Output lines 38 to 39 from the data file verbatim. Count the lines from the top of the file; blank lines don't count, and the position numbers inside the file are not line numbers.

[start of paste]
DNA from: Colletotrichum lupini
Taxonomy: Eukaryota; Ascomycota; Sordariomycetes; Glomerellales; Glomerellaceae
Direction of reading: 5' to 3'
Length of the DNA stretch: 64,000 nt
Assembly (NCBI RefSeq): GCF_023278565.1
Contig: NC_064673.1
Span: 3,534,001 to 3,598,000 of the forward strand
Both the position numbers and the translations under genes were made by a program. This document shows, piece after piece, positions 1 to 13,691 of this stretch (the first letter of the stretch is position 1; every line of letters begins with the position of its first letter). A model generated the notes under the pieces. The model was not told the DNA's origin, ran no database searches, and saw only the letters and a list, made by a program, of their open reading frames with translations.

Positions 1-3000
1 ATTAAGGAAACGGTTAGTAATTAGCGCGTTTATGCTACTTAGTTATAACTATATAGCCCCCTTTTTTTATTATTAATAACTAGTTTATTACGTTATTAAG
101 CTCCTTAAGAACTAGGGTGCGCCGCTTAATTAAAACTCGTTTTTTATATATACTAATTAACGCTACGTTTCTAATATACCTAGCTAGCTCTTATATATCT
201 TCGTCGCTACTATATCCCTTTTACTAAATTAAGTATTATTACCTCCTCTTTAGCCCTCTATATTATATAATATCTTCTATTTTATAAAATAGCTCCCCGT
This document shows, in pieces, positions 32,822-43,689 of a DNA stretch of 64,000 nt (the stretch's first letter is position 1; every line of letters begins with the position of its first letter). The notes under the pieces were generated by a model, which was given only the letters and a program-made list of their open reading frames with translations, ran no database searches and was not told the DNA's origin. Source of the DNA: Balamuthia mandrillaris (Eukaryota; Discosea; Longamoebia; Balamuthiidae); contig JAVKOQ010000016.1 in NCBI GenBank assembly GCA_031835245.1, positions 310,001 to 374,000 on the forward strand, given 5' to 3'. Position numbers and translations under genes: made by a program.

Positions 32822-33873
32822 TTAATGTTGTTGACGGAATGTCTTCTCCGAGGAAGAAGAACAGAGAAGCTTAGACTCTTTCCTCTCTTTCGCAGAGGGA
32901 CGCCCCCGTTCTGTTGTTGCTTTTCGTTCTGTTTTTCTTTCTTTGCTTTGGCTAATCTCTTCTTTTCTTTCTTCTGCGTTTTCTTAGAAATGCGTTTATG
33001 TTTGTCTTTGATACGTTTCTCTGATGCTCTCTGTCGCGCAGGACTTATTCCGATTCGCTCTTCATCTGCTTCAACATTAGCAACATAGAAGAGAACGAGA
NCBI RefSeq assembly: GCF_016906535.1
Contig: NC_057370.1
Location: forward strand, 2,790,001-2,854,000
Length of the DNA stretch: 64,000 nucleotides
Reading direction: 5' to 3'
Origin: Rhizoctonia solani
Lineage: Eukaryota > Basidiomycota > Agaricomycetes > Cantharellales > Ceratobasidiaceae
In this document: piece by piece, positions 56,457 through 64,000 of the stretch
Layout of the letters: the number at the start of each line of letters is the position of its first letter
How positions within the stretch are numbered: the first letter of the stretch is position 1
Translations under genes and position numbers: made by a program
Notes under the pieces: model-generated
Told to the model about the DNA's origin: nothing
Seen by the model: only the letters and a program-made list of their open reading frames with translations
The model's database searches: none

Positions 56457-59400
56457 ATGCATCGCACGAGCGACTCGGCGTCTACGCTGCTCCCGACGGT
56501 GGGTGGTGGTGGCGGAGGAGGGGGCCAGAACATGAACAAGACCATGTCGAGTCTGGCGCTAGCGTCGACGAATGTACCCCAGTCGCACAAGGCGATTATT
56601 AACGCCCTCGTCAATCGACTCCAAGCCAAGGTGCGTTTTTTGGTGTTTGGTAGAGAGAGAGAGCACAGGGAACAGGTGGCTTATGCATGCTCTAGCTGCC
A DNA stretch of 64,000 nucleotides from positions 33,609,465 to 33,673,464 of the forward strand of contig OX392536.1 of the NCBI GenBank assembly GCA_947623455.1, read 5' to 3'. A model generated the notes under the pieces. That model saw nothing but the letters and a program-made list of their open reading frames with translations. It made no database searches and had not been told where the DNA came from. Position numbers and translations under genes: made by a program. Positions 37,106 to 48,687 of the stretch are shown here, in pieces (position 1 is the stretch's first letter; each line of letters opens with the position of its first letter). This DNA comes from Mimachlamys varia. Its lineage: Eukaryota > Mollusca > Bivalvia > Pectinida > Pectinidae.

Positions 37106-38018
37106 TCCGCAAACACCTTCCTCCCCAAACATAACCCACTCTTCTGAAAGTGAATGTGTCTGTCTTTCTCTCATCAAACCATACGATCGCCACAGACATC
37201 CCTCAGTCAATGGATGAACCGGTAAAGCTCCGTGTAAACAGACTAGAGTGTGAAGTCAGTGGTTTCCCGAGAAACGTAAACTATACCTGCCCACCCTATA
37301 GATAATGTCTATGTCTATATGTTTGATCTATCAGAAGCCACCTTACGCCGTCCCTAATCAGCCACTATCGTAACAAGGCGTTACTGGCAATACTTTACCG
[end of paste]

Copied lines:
Positions 37106-38018
37106 TCCGCAAACACCTTCCTCCCCAAACATAACCCACTCTTCTGAAAGTGAATGTGTCTGTCTTTCTCTCATCAAACCATACGATCGCCACAGACATC